OMG Where Are The Pics?: So some kid named Josh Miller decided to ask his little sister about how she and her friends use social networking in an effort to get a better handle on current trends, based on the (correct) assumption that adolescent girls pretty much rule the market. Josh is 21. His sister is 15. Obviously this is anecdotal -- in fact it is a single anecdote, but it's fascinating nonetheless.
Email and Instant Messaging are dead. Facebook appears to be seen as something of a necessary evil. Twitter has no value. The big winners are Instagram and something called SnapChat. SnapChat lets you send quick photos to all you friends/followers -- kind of like Instagram except it's push delivery to a specific group of friends and it's ephemeral, at least theoretically; the photos disappear after ten seconds. (SnapChat was described as what you use when you really don't have anything to say. Because god forbid you don't say anything.)
What they really want is something like Apple's FaceTime (video calls/chat) but cheaper or free.
Josh, the 21 year old, is one of those college dropout web entrepreneurs who changes games and shifts paradigms and gets all TED-speaky, so he uses this to try to spot market shifts and product opportunities and so forth. I took something different from it.
The written word is pretty much dead.
The joke used to be about not reading books without pictures. Now all they want is the pictures. Limit the words to some LOLspeak captions. They don't even want to talk for free, which they can do with Skype, unless they get a visual too. You can see this in another snarky post from the same site about spelling mistakes. These mistakes aren't typos or auto-correct errors. They are the result of people trying to use words they have never before seen in writing.
My knee-jerk response, as someone who is way older than Josh and his little sister combined, is that this can't be good. But that's not the right response. The fact is the communication develops and adapts organically and there is no sense in claiming that it's bad that a girl who has no memory of the 20th century can't communicate the way you were supposed to in 1965.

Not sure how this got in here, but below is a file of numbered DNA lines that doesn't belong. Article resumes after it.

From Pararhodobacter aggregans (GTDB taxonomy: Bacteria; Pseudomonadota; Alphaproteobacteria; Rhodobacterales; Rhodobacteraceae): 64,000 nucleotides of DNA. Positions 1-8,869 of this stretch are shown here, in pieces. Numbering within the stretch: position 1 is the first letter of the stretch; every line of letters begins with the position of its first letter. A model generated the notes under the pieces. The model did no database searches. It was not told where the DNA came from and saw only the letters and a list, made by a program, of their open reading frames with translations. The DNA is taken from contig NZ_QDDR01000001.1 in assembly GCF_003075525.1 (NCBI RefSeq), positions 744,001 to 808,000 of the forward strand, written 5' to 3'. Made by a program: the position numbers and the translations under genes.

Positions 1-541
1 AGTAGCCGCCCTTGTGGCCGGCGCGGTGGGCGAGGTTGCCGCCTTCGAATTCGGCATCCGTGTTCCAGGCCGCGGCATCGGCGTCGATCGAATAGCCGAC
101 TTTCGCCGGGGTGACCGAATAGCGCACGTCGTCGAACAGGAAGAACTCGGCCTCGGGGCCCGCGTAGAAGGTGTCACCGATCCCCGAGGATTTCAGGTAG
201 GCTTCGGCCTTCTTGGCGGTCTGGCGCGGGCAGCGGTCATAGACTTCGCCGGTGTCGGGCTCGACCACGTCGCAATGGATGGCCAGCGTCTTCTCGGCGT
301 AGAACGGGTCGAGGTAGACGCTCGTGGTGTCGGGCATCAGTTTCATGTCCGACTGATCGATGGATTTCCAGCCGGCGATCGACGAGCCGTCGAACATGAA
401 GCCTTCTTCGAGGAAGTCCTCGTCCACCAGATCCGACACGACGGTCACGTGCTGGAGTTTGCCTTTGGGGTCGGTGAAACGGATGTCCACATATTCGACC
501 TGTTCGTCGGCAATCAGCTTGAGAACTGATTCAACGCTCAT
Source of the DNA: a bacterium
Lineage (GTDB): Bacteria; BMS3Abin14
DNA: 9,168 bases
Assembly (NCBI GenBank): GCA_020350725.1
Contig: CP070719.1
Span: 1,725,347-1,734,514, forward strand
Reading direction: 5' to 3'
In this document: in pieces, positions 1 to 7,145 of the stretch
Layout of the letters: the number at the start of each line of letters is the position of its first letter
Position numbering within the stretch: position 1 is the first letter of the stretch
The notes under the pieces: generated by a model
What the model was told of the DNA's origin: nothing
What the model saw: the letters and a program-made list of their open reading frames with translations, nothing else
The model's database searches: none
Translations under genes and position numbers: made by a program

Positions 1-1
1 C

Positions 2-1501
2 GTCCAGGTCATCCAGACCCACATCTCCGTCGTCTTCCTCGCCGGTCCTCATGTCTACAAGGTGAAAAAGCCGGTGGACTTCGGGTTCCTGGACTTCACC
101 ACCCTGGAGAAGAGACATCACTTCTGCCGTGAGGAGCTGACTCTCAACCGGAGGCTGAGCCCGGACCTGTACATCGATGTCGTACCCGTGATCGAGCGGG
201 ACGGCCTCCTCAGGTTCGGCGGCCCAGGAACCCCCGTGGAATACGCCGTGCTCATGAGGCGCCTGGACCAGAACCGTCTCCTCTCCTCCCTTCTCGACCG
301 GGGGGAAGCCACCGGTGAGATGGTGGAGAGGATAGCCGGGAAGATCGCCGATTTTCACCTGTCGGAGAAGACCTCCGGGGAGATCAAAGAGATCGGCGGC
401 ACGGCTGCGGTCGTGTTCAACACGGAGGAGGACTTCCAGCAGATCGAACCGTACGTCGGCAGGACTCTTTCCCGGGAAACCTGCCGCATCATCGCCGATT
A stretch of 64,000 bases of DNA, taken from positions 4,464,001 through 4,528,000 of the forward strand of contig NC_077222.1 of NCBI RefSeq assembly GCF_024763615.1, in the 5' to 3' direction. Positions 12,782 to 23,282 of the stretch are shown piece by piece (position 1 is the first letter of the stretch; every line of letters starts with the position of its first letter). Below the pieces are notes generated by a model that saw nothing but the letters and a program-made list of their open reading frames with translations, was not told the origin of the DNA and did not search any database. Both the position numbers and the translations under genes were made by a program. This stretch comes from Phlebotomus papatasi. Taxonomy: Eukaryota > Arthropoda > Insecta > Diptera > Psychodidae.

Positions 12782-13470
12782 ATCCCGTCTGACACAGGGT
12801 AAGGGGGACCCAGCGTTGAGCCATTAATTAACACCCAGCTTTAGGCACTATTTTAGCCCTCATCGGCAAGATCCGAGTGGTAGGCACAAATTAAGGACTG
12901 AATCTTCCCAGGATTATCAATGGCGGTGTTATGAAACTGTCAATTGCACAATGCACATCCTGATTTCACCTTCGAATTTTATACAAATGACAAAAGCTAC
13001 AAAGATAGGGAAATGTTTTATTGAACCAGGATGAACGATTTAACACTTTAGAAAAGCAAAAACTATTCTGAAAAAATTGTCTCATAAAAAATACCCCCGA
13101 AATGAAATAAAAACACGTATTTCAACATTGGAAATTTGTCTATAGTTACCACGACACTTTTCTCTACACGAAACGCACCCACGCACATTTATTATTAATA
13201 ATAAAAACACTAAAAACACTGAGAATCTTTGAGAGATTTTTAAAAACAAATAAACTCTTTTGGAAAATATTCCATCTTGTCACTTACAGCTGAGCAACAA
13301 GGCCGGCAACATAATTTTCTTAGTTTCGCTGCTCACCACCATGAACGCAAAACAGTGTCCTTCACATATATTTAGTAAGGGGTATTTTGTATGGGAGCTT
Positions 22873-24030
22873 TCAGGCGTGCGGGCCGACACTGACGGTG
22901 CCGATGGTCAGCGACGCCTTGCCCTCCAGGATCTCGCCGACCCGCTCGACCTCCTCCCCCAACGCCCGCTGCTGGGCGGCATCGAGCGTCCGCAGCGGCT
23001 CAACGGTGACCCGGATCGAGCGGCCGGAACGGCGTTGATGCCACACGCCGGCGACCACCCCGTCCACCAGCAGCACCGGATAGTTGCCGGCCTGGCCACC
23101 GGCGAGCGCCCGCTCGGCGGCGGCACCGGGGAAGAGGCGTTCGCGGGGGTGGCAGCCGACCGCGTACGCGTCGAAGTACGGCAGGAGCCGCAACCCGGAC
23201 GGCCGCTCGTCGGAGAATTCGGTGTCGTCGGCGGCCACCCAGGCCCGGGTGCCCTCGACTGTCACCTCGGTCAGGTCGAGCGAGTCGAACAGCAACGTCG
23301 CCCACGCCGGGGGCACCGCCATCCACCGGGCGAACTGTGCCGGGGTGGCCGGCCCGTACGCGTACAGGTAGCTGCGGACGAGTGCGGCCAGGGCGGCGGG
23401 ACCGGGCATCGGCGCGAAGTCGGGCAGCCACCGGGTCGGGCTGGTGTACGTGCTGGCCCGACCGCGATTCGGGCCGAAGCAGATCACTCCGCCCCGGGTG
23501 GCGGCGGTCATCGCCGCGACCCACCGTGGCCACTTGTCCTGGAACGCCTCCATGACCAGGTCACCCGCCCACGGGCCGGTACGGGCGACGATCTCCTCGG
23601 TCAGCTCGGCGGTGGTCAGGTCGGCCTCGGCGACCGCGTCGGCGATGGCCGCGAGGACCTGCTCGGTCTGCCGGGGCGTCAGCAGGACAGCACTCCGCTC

I still take a certain kind of perverse pride in that in the 15-ish years of this site's existence (the same age as Josh's sister -- she has never known a world where I didn't have a website) I have never posted a picture. I still get angry when I click on a web page and have to wait while it loads up megabytes of graphics and videos from 10 different subsidiary websites so I can read the 5k of textual information I need. When web journalists I like decide to switch to podcasting, I immediately condemn them for their laziness.
This is, of course, not 15 year old's problem. It's a 52 year old's problem. I will, for the remainder of my life, be ever more an outlier with each passing day. I need to accept that. It is not my world.
Tangent 1: One of the original web personalities, Guy Kawasaki, still cares enough about the written word to provide a great list of grammar gotchas. I link this solely for my own reference. Feel free to skip it as it has no relevance to Instagram.
Tangent 2: David Brooks (another oldster) still managed to find enough actual long-form writing on the web to give out his Sidney Awards. Part 1. Part 2.